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'[PIC] Missing silicon errata ?'
2007\03\05@132256 by Peter P.

picon face
I have a serious problem. PIC16F54-I/P with 3.58 MHz CF and internal caps, 5V
supply. The chip does not come out of reset and stops working as soon as any pin
configured as input is pulled to -0.7V or so (via a resistor, i.e. making use of
the 'inherent' internal clamp diode). Removing the negative voltage starts the
chip. Note that only a Schottky diode brings relief, a normal 1N4148 has too
much Vf !

The datasheet [1] specifies +/-20mA clamp current on any pin except TOCKI and
-0.6V..VDD+0.6V on any pin. My injected current is about -7mA (1k to -8.2V). How
do I interpret the datasheet wrt 'clamp current' in this context ?!

[1] "PIC16F5X Data Sheet" (DS41213C), PDF document
Page 61, "11.0 ELECTRICAL SPECIFICATIONS FOR PIC16F54/57", "Voltage on all other
pins with respect to VSS ... -0.6V to (VDD + 0.6V)", "Input clamp current, IIK
(VI < 0 or VI > VDD) ... 20 mA"

Imho the clamp current specification (input *AND* output, no less) is useless
and wrong (and dangerous - I have to modify my board). I would expect the maker
to test such things from time to time and issue a datasheet errata. In the past
this has happened to PICs with A/D where the voltage on any input is now given
as +/-0.3V and the same clamp current data (+/-20mA) is given (how come ?! - eg.
PIC16F62X datasheet - 17.0 electrical specs). Why do *I* have to find these
things ?

Any comments are welcome.

Peter


2007\03\05@160705 by Jan-Erik Soderholm

face picon face
Read the grey box on the same page.

Regards,
Jan-Erik.



Peter P. wrote:
{Quote hidden}

2007\03\05@162441 by Peiserma

flavicon
face
piclist-bounces@mit.edu wrote:
> Imho the clamp current specification (input *AND* output, no
> less) is useless and wrong (and dangerous - I have to modify
> my board).

[snip]

> Any comments are welcome.

The specs you listed come from Absolute Maximum ratings. The datasheet very clearly says this is a stress rating only and functional operation is not implied. The absolute max ratings only list the guaranteed limits under which the device will not emit the magic smoke.

Note there is still some debate wrt to the input protection diodes. I never use them intentionally, since doing so implies i'm violating the input voltage specs. The spec is Vss-0.6V. You say you put -8.2V on an input. Thats clearly out of spec. The only reason you might be measuring -0.6V is because the diodes are already conducting...


2007\03\05@165404 by Peter P.

picon face
Thanks for answering, but,

<peiserma <at> ridgid.com> writes:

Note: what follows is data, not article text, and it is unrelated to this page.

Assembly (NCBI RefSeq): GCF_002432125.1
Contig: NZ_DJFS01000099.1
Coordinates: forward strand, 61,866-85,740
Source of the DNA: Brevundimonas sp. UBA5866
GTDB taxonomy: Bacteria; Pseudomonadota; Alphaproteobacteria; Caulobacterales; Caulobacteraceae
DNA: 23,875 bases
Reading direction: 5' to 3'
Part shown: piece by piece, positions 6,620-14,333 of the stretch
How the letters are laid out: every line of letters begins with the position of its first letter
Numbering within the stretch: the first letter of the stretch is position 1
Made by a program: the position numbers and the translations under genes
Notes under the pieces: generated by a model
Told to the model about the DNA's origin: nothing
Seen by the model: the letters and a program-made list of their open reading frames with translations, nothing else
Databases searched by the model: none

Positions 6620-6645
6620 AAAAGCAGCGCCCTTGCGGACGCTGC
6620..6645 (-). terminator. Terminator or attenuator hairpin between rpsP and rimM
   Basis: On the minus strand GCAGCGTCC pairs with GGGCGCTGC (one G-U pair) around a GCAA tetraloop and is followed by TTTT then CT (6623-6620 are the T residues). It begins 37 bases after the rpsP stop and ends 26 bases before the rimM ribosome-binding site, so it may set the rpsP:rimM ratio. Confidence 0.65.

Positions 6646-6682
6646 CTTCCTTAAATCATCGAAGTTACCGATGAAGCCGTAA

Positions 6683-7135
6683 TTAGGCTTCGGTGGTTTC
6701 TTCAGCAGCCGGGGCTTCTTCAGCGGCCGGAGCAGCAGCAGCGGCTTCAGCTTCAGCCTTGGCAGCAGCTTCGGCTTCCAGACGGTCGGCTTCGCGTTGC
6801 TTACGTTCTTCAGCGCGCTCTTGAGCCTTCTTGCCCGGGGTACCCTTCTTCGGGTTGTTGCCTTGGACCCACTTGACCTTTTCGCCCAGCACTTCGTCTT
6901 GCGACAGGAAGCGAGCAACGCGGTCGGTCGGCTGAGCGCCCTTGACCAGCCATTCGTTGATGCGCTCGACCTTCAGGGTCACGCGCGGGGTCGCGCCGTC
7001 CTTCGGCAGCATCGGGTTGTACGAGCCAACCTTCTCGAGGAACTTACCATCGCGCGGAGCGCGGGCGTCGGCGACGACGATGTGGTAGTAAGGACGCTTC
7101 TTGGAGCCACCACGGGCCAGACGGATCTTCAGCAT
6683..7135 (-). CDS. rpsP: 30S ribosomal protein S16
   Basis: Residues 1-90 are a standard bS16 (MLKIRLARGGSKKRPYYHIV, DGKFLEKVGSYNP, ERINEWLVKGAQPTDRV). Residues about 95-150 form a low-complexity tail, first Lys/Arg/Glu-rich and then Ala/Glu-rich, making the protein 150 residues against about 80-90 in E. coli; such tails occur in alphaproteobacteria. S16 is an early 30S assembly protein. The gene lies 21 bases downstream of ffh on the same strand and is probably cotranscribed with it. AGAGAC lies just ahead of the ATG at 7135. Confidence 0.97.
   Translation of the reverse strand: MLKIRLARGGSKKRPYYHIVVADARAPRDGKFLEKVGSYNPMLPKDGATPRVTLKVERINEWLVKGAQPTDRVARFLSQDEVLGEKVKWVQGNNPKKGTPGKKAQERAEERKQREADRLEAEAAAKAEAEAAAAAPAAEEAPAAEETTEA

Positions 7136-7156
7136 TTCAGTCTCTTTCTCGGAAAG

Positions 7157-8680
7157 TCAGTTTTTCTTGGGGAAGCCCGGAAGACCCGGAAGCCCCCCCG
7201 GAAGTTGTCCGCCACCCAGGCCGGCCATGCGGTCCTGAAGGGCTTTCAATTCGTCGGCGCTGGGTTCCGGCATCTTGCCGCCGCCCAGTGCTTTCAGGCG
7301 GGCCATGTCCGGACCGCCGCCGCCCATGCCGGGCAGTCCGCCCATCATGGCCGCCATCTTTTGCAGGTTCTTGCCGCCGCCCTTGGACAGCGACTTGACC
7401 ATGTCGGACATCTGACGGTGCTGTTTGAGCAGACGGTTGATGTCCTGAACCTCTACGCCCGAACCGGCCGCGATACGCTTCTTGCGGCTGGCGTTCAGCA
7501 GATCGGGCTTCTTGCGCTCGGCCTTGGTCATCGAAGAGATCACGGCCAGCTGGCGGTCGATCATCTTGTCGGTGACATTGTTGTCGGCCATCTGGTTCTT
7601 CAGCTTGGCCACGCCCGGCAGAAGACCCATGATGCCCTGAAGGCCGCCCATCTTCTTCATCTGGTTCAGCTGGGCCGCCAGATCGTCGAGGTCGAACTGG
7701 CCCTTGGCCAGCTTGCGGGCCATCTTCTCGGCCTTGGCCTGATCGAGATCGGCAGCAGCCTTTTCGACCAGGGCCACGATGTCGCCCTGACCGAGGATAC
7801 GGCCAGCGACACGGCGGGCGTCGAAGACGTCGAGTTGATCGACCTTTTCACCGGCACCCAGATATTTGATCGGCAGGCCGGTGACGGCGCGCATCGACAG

> The specs you listed come from Absolute Maximum ratings. The datasheet very
> clearly says this is a stress
> rating only and functional operation is not implied. The absolute max ratings
> only list the guaranteed
> limits under which the device will not emit the magic smoke.
>
> Note there is still some debate wrt to the input protection diodes. I never
use > them intentionally, since
> doing so implies i'm violating the input voltage specs. The spec is Vss-0.6V.
> You say you put -8.2V on an
> input. Thats clearly out of spec. The only reason you might be measuring -0.6V
> is because the diodes are
> already conducting...

No, I put -8.2V *through* 1k on the pin. Even so, I don't think that it's
reasonable for the limit to be so stringent that a Schottky clamp must be used.
What's the use of a $0.5 MCU if it needs $1 in Schottky clamps to make 8 IO pins
that can be connected to usual external wires without freezing the chip. As you
know, external wiring will conduct glitches etc and these should be clamped by
the diodes. Yet in this chip they also freeze it. I am not sure if the WDT is
also frozen, I have not tested it enough.

By the way putting in an old 16F84 for testing works fine without clamps of any
kind (as expected).

thanks,
Peter P.


2007\03\05@172154 by Peter P.

picon face
Jan-Erik Soderholm <jan-erik.soderholm <at> telia.com> writes:

> Read the grey box on the same page.
>
> Regards,
> Jan-Erik.

Hi Jan-Erik,

yes I have read the box on the page and I am not new to this. What is new is
this Mimosa Pudica PIC that requires a Schottky clamp (normal silicon is not
enough as I showed, and a 16F84 fitted in its place for testing works great).
Now either the clamp spec is wrong (+/-20mA) or the input voltage range is
wrong (-0.6 etc). I.e. imho it is not possible to specify a clamp current of
20mA in a datasheet when one KNOWS that it cannot be attained without grossly
exceeding another parameter (the input clamp voltage). I had expected the spec
to mean that at about 0.6V clamp voltage the current will be 20mA ish and that